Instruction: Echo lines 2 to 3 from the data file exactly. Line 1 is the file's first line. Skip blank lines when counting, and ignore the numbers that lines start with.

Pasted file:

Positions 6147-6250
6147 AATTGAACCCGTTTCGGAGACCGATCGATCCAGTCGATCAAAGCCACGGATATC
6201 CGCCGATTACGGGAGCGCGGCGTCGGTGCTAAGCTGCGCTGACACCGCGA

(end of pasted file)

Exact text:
6147 AATTGAACCCGTTTCGGAGACCGATCGATCCAGTCGATCAAAGCCACGGATATC
6201 CGCCGATTACGGGAGCGCGGCGTCGGTGCTAAGCTGCGCTGACACCGCGA